[Wellington, FL] Walt Peterson is a gifted portrait artist who specializes in realistic paintings of people, pets and horses. In the spring of 2014, Peterson and his brother Rob attended a party that kicked off the festivities of The 5th Annual Gay Polo Week at the home of Bruce Duchossois in Wellington, FL.
“Upon learning of Walt’s talent as an equestrian artist, took Walt and me for a tour of his wonderful home and the pointed out artwork he had collected,” said Rob Peterson. “He had a warmth and sincerity about him that you generally don’t encounter in a first meetings with people. Throughout that weekend, I would notice Bruce smiling at Walt’s art on exhibit.”
The artist and his brother met with a portrait client at one of the festivities later in the week. Walt Peterson had painted a portrait of trainer, Tom Matthews jumping a hunter named, Firestone. He named the portrait, “Completely Composed.”
“Bruce approached us at the event,” said Walt. “We introduced Bruce to Tom. As he gazed at the painting of Matthews and Firestone he said, ‘I don’t know when I’ve ever been so moved by a work of art like this!’ He turned to me and said, ‘We need to do this – I will be in touch.’
This began Peterson’s very brief friendship with Bruce Duchossois. Duchossois would commission Peterson to paint him, jumping one of his favorite hunters named Hello Kitty.
Over the next months Duchossois and Peterson became better acquainted. Peterson made several trips to Wellington to Duchossois’ residence where he would complete a photo shoot and color study of Duchossois and his beautiful hunter Hello Kitty. Duchossois gave Peterson his input on how to best craft and style the painting to his liking.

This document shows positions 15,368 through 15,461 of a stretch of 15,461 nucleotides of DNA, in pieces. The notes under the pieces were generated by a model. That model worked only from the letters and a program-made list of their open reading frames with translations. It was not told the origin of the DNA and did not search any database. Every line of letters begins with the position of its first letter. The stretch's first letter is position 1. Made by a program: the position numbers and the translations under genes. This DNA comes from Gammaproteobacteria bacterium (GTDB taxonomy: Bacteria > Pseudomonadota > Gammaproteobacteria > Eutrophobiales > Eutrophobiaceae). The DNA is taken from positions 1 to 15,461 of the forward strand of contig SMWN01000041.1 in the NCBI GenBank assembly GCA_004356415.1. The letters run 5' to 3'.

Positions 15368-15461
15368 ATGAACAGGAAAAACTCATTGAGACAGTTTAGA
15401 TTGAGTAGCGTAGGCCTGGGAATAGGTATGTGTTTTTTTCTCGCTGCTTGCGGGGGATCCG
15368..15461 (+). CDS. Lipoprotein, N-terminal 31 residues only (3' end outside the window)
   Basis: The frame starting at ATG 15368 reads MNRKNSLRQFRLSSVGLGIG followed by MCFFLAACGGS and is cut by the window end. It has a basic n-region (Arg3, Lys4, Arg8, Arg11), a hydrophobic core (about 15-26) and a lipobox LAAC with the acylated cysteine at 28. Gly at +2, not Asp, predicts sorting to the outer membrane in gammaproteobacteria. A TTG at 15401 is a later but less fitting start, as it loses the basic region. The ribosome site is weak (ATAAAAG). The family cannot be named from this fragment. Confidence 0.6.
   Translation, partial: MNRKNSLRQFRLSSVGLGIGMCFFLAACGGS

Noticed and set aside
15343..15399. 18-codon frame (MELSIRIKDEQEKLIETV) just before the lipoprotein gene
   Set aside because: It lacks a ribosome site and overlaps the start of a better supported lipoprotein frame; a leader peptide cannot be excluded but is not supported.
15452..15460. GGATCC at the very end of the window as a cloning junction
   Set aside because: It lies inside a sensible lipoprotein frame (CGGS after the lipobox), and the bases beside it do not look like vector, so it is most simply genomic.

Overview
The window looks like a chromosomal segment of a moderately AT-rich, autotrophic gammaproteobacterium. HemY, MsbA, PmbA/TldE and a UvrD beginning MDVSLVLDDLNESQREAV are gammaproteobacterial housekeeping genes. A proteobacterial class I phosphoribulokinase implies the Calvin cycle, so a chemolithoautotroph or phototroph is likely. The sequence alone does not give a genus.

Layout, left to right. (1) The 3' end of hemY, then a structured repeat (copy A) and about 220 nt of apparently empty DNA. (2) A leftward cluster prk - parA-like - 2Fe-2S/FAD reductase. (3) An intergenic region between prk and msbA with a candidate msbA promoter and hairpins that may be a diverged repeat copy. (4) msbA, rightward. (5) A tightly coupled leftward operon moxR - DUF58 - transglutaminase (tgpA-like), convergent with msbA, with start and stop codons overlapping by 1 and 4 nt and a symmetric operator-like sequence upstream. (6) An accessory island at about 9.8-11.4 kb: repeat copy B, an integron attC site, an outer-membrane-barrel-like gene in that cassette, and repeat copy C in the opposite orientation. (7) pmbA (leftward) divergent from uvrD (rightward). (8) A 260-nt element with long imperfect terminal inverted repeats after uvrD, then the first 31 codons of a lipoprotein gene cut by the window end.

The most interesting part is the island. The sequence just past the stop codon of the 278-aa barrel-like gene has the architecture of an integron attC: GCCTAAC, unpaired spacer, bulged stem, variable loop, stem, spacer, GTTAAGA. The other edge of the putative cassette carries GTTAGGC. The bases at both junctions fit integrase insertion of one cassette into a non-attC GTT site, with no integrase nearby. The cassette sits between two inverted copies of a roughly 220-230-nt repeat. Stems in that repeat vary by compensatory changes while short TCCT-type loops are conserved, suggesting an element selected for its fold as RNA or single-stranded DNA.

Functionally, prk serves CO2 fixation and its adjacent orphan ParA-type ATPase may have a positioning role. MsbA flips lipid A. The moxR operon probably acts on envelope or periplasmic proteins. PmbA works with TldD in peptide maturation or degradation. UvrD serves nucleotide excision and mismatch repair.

“I remained in close communication with Bruce, updating him as he began to layout the canvas to ensure all the details were covered,” said Walt Peterson. “Once Bruce was comfortable on all points, I began to create. Several weeks into Bruce’s painting, I received an unexpected call. I learned that Bruce had passed away.”
Unable to paint, Peterson mourned the loss of his client and new friend for several days. Then, he resumed work to honor Duchossois’ spirit and one of the industry’s greatest horsemen. Now complete, the painting is a timeless classic that serves as a powerful memory of one man’s passion.
“It is bittersweet,” said Peterson. “I am deeply honored to have painted such an icon of the industry but also so sad to see him go. I hope he is smiling down upon this painting of him and his lovely horse.”
Although Peterson did not get to know Duchossois as well as he would have liked, it was clear that the equestrian world was all-consuming in his life, both his personal participation and his dedication to a variety of related causes. As suggested by his brother Rob Peterson, he titled the portrait “His World.”
-By Carrie Wirth for Phelps Media Group